Irish voters go to the polls on Thursday to decide if they want to ratify the EU fiscal treaty which will oblige each euro-zone member state to keep budget deficits and public debts within tight limits.
Three Sunday paper polls showed Ireland was in favour of supporting by 60% to 40%, but there was a still a sizeable proportion of the electorate – between 16 and 30%, depending on the poll – which still didn’t know how it was going to vote.
Taoiseach (Prime Minister) Enda Kenny went on television on Sunday night to appeal for a yes vote.
He said the treaty would play a role in Ireland’s recovery, although he also acknowledged it will not solve all the country problems.
But he emphasised, on the eve of Ireland’s islanders going to the polls, the treaty was a step to keep Ireland moving in the right direction.
Islanders usually vote early as a precaution against inclement weather affecting transfer of the polling boxes to count centers – but this week Ireland was enjoying one of the warmest periods for years, with temperatures frequently reaching record 25 degrees Celsius.
The weather is expected to attract one of the biggest referendum votes in the main poll on Thursday, with votes being counted and a result confirmed on Friday.
Kenny said the electorate was making a decision that will have enormous implications for the country’s future.
“This treaty strengthens the economic and budgetary rules that apply to countries like Ireland that use the euro. It will create stability in the euro zone that is essential for growth and job creation,” he said.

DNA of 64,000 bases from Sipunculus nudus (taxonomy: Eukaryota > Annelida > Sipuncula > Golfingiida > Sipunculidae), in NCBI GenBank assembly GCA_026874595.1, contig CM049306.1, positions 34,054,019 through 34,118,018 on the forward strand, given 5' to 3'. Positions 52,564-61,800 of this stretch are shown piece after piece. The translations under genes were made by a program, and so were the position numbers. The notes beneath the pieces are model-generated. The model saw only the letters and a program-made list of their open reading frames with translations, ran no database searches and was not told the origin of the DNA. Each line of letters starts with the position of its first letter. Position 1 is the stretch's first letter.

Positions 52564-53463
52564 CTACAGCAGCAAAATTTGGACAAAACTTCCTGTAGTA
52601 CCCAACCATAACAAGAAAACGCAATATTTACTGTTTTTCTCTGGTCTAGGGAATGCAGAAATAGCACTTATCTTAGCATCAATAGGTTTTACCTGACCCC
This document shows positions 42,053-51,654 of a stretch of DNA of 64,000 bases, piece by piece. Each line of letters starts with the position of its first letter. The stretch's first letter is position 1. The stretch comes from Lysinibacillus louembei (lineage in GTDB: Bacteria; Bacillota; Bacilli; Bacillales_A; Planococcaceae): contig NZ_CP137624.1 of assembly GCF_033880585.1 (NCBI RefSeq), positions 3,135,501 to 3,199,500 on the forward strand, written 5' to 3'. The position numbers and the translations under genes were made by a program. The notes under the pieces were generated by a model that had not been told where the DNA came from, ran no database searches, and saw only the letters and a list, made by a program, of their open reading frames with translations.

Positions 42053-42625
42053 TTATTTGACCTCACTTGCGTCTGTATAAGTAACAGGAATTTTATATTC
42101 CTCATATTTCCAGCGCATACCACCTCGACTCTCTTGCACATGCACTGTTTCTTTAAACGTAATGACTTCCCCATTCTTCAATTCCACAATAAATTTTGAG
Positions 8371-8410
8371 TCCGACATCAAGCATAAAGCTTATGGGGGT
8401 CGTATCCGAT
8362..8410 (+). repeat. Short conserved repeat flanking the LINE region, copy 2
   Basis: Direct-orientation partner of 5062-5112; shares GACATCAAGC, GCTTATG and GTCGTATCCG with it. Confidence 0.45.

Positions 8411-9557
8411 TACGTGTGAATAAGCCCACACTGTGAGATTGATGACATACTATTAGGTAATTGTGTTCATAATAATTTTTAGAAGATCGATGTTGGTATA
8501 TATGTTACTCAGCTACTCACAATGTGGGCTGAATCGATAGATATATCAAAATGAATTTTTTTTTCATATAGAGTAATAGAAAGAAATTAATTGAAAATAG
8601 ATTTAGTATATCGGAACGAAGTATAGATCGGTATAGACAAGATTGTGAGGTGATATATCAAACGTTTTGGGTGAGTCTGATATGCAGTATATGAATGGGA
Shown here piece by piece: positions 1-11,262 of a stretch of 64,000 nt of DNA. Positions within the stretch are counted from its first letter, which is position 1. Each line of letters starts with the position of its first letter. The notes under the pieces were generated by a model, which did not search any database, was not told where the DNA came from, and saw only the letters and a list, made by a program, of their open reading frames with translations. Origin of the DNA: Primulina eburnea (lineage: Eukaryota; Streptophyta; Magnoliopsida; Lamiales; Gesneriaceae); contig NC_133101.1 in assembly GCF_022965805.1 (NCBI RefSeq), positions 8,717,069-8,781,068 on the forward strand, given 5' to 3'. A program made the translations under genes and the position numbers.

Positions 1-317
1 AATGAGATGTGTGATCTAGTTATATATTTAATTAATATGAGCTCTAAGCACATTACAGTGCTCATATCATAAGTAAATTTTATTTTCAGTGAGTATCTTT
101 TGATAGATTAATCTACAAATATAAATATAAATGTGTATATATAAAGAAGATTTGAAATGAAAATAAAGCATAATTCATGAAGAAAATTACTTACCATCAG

“A strong yes vote will create the certainty and stability that our country needs to continue on the road to economic recovery.”
Kenny had refused to take part in televised debates on the controversial issue. Instead, he was invited, as an RTE broadcasting duty under electoral regulations to give major parties equal time, to make the address after Gerry Adams’s speech at the Sinn Féin Ard Fheis(annual convention) was aired the previous evening.
Adams and Sinn Fein want a no vote. He said Irish voters burdened by economic hardship should not be scared into backing the treaty.
Independent Dublin South TD (member of Parliament) Shane Ross, an ardent opponent of almost all Sinn Fein policies, ended weeks of silence by agreeing with them this time and urging a no vote.
Ross, a powerful influence in the financial world, used his Sunday Independent column to claim that he was “passionately pro-European” but he could not vote yes because “we are being compelled to vote in a twilight zone.”
When voting opened on the islands on Monday Hugh O’Donnell may have been the only presiding electoral officer who had music played to him.
A saxophone was played by Barry Edgar Pilcher, the only person to cast a vote on Inishfree Island, four kilometers out of Burtonport in Co. Donegal.
Six people have a vote on Inishfree but they now live on the mainland and didn’t go to the polls.
The polling booth is always set up in the ramshackle cottage home of Edgar, 69, who is the lone resident on the island for most of the past 20 years.
Edgar, who originally moved from south London in 1993 “to get away from the rat race,” writes poetry and plays music and maintains Internet contact with other musicians in Europe.
Edgar has a wife, who is a retired nurse, and a daughter, who is a nurse, in Britain and he speaks to them by Skype and they get together about once a year.
A ferry visits the island once a week to take Edgar to the mainland where he collects his welfare and stocks up for the week ahead.
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